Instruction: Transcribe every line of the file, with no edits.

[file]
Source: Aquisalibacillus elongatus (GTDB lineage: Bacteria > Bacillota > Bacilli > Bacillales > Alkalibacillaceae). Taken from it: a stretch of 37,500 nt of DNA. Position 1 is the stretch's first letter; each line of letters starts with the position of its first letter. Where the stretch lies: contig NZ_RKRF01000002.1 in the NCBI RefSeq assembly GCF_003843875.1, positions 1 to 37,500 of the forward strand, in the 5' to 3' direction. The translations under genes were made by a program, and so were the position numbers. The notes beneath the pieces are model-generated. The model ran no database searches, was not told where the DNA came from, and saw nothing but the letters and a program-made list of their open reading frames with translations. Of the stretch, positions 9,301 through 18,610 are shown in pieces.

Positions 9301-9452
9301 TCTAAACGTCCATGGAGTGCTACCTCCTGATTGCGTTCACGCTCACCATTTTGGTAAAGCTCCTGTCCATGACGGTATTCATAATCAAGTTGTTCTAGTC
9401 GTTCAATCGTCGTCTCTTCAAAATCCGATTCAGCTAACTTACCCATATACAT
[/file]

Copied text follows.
Source: Aquisalibacillus elongatus (GTDB lineage: Bacteria > Bacillota > Bacilli > Bacillales > Alkalibacillaceae). Taken from it: a stretch of 37,500 nt of DNA. Position 1 is the stretch's first letter; each line of letters starts with the position of its first letter. Where the stretch lies: contig NZ_RKRF01000002.1 in the NCBI RefSeq assembly GCF_003843875.1, positions 1 to 37,500 of the forward strand, in the 5' to 3' direction. The translations under genes were made by a program, and so were the position numbers. The notes beneath the pieces are model-generated. The model ran no database searches, was not told where the DNA came from, and saw nothing but the letters and a program-made list of their open reading frames with translations. Of the stretch, positions 9,301 through 18,610 are shown in pieces.

Positions 9301-9452
9301 TCTAAACGTCCATGGAGTGCTACCTCCTGATTGCGTTCACGCTCACCATTTTGGTAAAGCTCCTGTCCATGACGGTATTCATAATCAAGTTGTTCTAGTC
9401 GTTCAATCGTCGTCTCTTCAAAATCCGATTCAGCTAACTTACCCATATACAT